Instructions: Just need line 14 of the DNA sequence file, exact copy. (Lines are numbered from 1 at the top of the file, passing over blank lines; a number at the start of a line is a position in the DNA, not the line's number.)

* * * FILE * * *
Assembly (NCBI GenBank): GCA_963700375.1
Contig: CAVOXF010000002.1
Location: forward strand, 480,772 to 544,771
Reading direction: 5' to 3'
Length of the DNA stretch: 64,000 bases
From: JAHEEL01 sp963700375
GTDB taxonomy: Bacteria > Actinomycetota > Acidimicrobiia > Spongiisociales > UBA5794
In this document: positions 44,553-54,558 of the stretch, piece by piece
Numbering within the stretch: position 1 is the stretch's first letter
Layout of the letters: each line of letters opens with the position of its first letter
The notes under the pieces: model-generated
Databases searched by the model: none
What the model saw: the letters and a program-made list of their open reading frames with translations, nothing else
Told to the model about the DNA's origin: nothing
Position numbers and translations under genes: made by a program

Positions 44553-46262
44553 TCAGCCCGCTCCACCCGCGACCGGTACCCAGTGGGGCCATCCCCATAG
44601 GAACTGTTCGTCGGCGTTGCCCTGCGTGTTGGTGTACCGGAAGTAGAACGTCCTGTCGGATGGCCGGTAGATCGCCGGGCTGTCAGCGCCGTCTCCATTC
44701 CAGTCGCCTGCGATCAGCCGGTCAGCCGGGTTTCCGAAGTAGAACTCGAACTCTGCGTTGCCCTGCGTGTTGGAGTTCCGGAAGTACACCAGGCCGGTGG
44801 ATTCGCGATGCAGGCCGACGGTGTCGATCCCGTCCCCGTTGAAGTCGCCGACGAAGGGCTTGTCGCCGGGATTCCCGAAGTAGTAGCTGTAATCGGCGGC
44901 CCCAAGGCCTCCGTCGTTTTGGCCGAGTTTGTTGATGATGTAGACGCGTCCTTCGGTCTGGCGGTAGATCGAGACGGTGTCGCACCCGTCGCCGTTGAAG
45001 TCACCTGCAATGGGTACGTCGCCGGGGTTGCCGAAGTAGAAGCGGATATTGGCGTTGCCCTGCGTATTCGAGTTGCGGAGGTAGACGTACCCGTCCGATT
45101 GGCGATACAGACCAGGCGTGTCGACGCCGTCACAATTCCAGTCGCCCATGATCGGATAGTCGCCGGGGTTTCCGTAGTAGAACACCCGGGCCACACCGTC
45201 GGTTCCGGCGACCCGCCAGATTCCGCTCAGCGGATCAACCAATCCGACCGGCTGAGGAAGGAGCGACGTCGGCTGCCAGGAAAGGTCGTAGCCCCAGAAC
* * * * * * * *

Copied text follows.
Told to the model about the DNA's origin: nothing